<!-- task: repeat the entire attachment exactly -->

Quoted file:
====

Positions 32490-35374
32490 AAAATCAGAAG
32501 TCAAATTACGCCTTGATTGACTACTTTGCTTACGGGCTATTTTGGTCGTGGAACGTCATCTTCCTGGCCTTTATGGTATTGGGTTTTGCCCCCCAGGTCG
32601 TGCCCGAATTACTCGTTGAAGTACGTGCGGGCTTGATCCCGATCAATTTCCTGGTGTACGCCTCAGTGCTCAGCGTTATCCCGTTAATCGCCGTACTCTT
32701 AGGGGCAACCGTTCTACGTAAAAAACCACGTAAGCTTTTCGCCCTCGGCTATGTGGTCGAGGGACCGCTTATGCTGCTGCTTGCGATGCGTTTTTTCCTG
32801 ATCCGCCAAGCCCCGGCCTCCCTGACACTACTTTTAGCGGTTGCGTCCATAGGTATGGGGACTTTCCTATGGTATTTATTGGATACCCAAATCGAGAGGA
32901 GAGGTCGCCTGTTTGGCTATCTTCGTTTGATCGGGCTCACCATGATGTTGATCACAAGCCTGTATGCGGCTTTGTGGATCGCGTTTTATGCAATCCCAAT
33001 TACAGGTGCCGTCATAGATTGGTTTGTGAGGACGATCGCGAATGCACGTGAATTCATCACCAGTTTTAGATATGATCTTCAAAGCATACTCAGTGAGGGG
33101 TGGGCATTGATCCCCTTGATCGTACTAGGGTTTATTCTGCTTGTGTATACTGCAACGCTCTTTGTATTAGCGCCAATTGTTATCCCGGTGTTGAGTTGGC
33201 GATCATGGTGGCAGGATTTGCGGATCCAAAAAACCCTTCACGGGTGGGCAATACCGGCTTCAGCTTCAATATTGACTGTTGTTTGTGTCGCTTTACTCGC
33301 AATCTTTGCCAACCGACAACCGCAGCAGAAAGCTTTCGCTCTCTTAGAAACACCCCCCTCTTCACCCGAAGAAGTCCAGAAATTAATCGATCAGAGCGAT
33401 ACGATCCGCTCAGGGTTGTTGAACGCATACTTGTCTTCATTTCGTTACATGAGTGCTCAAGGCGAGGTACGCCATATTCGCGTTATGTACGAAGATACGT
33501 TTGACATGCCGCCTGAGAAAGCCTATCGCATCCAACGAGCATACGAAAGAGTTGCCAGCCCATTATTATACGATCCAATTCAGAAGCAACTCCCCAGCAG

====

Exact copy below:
Positions 32490-35374
32490 AAAATCAGAAG
32501 TCAAATTACGCCTTGATTGACTACTTTGCTTACGGGCTATTTTGGTCGTGGAACGTCATCTTCCTGGCCTTTATGGTATTGGGTTTTGCCCCCCAGGTCG
32601 TGCCCGAATTACTCGTTGAAGTACGTGCGGGCTTGATCCCGATCAATTTCCTGGTGTACGCCTCAGTGCTCAGCGTTATCCCGTTAATCGCCGTACTCTT
32701 AGGGGCAACCGTTCTACGTAAAAAACCACGTAAGCTTTTCGCCCTCGGCTATGTGGTCGAGGGACCGCTTATGCTGCTGCTTGCGATGCGTTTTTTCCTG
32801 ATCCGCCAAGCCCCGGCCTCCCTGACACTACTTTTAGCGGTTGCGTCCATAGGTATGGGGACTTTCCTATGGTATTTATTGGATACCCAAATCGAGAGGA
32901 GAGGTCGCCTGTTTGGCTATCTTCGTTTGATCGGGCTCACCATGATGTTGATCACAAGCCTGTATGCGGCTTTGTGGATCGCGTTTTATGCAATCCCAAT
33001 TACAGGTGCCGTCATAGATTGGTTTGTGAGGACGATCGCGAATGCACGTGAATTCATCACCAGTTTTAGATATGATCTTCAAAGCATACTCAGTGAGGGG
33101 TGGGCATTGATCCCCTTGATCGTACTAGGGTTTATTCTGCTTGTGTATACTGCAACGCTCTTTGTATTAGCGCCAATTGTTATCCCGGTGTTGAGTTGGC
33201 GATCATGGTGGCAGGATTTGCGGATCCAAAAAACCCTTCACGGGTGGGCAATACCGGCTTCAGCTTCAATATTGACTGTTGTTTGTGTCGCTTTACTCGC
33301 AATCTTTGCCAACCGACAACCGCAGCAGAAAGCTTTCGCTCTCTTAGAAACACCCCCCTCTTCACCCGAAGAAGTCCAGAAATTAATCGATCAGAGCGAT
33401 ACGATCCGCTCAGGGTTGTTGAACGCATACTTGTCTTCATTTCGTTACATGAGTGCTCAAGGCGAGGTACGCCATATTCGCGTTATGTACGAAGATACGT
33501 TTGACATGCCGCCTGAGAAAGCCTATCGCATCCAACGAGCATACGAAAGAGTTGCCAGCCCATTATTATACGATCCAATTCAGAAGCAACTCCCCAGCAG